This number comes out of nowhere (it might be based on surveys) and it must be used with the utmost precaution. Furthermore, this number does not say whether these people died from overdose, from suicide, or from drug-related diseases such as HIV. It does not tell as well if those deaths were from heroin, ecstasy, marijuana, misused over-the-counter drugs, etc. 

Even if we consider 33 deaths per day, it means 12,045 deaths per year for a population of 250 M people. That's a 48 per million death rate.

Surprisingly, the Netherlands, one of the countries with the less punitive drug laws on the planet, has a 10.2 per million death rate only.

If the Indonesian statistics are correct, then we should wonder why the Indonesian death rate is 4 times as high as in the Netherlands. What is the point of having the World's strictest laws against drugs only to fail miserably?
If the Indonesian statistics are incorrect, thus inflated, we have to wonder why would the government try to sensationalize the drug issue?

I was reading an interview of one of Indonesia's top policemen, Budi Waseso, following the seizure of 2 tons of Marijuana. According to him, the 2 tons of marijuana could have killed 21 million Indonesians. This kind of statement is a proof of either abysmal ignorance or a deliberate will to fool people. 
The Indonesian medias are also very active in spreading questionable information. Metro TV was mentioning 117,400 potential victims of marijuana per day!

2) Making the drug issue a national priority while ignoring other preventable causes of death

Let's give the benefit of the doubt to Jokowi and consider that there are indeed 12,045 drug-related deaths every year in Indonesia. This data should be compared to other causes of avoidable death in the country:

Tuberculosis: Indonesia has more than 90,000 deaths from tuberculosis every year, a preventable and curable disease. Most of the efforts to fight it are not coming from the Government but from international aid agencies, namely the Global Fund. Read More on the NY Times: Losing the Fight Against Tuberculosis

The fight against Malaria, which used to be one of the top causes of deaths in Indonesia is mostly undertaken by International organizations as well and almost all of its funding is foreign:
Financing of Malaria Programs in Indonesia (WHO)
Car accidents:  In 2002, there were just over 8,000 road deaths every year in Indonesia. In 2014, that number rose to almost 40,0000 deaths, that's a 500% increase!
Yet, you don't see the Government declaring war on potholes nor many campaigns of prevention. 

Tobacco kills over 200,000 persons every year in Indonesia. The number of smokers is actually rising as Indonesia is failing to tackle the issue. Isn't it ironic that the top two richest men in Indonesia are legal drug sellers -> Budi Hartono (Djarum - 16,5 billion $) and Susilo Wonowidjojo (Gudang Garam - 8 billion $)?
Don't Quit Smoking ? Advertising for LA Lights cigarettes
I am not saying that drug is not a problem. On the contrary, like every issue, it requires rational and pragmatic solutions. Populist, emotionally-charged speeches about "saving the nation" and "waging war on drugs", based on questionable statistics, are actually damaging. They encourage only the most punitive solutions, the ones that have failed so far everywhere else in the world.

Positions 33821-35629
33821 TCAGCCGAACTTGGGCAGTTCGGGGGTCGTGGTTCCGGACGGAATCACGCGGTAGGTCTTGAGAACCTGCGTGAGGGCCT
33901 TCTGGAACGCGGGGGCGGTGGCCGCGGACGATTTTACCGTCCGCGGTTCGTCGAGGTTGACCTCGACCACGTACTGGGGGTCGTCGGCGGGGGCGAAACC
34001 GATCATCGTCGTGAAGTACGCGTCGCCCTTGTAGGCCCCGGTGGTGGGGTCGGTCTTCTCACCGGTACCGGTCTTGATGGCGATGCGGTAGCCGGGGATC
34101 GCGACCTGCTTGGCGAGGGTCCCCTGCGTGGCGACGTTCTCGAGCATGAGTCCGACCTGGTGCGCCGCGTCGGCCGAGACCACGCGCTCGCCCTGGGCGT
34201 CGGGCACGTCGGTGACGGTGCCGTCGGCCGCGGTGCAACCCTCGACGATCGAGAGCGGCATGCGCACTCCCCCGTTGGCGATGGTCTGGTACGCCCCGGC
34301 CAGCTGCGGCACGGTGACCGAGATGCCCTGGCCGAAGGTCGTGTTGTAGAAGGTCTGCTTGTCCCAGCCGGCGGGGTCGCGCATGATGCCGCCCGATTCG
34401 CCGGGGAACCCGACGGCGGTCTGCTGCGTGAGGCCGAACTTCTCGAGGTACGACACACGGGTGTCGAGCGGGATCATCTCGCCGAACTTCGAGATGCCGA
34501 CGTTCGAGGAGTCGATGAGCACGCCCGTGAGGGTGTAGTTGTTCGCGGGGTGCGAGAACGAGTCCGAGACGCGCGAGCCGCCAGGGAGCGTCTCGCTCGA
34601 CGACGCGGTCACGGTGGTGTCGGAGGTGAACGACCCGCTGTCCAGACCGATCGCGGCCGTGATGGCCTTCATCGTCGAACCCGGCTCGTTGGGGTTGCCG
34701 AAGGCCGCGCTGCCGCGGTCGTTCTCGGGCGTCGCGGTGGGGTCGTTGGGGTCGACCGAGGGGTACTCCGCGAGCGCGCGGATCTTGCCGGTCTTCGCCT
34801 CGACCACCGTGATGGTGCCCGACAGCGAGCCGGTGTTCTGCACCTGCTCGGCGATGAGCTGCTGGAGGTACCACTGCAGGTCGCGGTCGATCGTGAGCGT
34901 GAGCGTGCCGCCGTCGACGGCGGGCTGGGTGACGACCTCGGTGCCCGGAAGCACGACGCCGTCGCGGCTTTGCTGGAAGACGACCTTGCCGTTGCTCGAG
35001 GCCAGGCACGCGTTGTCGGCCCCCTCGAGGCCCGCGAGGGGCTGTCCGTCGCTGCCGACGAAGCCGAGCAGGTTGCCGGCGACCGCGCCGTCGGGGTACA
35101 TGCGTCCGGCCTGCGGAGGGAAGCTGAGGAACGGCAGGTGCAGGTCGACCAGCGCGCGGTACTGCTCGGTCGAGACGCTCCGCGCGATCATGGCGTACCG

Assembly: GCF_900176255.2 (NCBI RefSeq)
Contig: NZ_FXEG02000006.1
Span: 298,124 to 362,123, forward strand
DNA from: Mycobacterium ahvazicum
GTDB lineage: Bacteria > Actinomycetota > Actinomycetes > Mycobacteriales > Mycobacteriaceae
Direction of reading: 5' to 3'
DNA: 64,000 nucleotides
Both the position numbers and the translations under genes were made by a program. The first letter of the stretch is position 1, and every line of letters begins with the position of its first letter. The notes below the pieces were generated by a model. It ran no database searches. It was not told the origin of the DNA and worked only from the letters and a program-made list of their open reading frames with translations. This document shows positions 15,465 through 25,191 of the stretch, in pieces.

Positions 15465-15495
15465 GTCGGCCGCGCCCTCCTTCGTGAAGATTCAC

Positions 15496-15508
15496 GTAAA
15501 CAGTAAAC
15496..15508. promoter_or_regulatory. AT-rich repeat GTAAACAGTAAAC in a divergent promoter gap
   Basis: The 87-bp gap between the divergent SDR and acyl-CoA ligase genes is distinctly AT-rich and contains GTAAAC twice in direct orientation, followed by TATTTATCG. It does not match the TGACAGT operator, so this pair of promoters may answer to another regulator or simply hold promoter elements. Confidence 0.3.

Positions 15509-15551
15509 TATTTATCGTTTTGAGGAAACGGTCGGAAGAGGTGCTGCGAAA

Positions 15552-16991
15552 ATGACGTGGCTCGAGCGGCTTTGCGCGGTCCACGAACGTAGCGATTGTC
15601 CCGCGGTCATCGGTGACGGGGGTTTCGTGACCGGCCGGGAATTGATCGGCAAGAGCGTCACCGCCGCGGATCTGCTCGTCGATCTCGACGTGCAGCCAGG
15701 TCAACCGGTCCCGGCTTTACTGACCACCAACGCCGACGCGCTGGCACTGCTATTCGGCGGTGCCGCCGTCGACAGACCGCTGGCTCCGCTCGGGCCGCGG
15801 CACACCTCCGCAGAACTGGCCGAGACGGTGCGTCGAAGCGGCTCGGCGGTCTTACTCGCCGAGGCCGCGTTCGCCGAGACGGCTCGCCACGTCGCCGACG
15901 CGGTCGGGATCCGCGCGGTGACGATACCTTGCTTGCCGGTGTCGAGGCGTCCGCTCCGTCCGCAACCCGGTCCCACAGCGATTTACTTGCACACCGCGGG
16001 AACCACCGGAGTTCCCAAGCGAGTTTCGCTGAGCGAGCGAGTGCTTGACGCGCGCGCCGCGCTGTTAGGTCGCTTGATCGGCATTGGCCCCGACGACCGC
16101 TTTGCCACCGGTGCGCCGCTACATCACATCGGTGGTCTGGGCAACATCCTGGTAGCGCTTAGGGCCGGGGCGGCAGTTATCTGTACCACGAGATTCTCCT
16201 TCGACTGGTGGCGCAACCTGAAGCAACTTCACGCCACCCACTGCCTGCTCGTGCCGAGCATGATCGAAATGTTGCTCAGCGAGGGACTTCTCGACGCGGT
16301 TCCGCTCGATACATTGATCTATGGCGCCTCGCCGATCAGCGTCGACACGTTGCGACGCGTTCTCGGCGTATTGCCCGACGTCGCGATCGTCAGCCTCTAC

3) Indonesia is the country in Southeast Asia that spends the less for healthcare (after Myanmar)


While the Indonesian Government talks a lot about the health of its citizens and how it is threatened by drugs, it actually spends very little for them. According to the World Health Organization, only 2,6% of Indonesia's GDP is spent for healthcare. 

This is to be compared with the spendings of the following countries: Vietnam 6,8%, Thailand 3,9%, Singapore 4%, Laos 4,5%, Malaysia 4,4%, Philippines 3,6%, China 5,1%, Cambodia 5,6%, Japan 9,5%, South Korea 6,9%.

Only Myanmar is spending less as a percentage of its GDP, namely 2%.


4) A War on Drug, but not a War on Drug-Related Deaths

The efforts of Indonesia to prevent drug-related deaths are very limited. Most harm reduction programs currently existing are actually financed and led by Foreign donors. 

Drug use and the spread of HIV are intrinsically linked as it is estimated that up to 50% of injecting drug users in Indonesia are contaminated with HIV.

Reducing the number of drug-related deaths would require fighting against the transmission of HIV through needle sharing and educating drug users about safe sex practices.

The budget to fight Aids in Indonesia is mostly financed by International sources, not by the Indonesia Government itself. Out of $50,831,105 allocated in 2010, only $19,841,442 was financed by the domestic/public sector and the rest by International donors.

People would argue that Indonesia is a poor country and cannot afford to spend more money. What I would argue is that the Jakarta Council was able to find over $14 million dollars to purchase UPS systems that no one asked for. It seems that money can always be found when the objective is to fill the pockets of a few.

Furthermore, Indonesia's strict drug laws have been known to worsen the difficulties for drug users. Harsh punishments will cause them to hide instead of seeking for help. If they do not have access to clean syringes, they are more likely to get HIV, and in turn, more likely to spread it to other people. The longer they are hiding, the longer the risk of spreading the disease.

It makes me very confused about the objectives of the Government. Is it trying to help drug users as it pretends it is, or is it only interested in punishing them for making the wrong choices?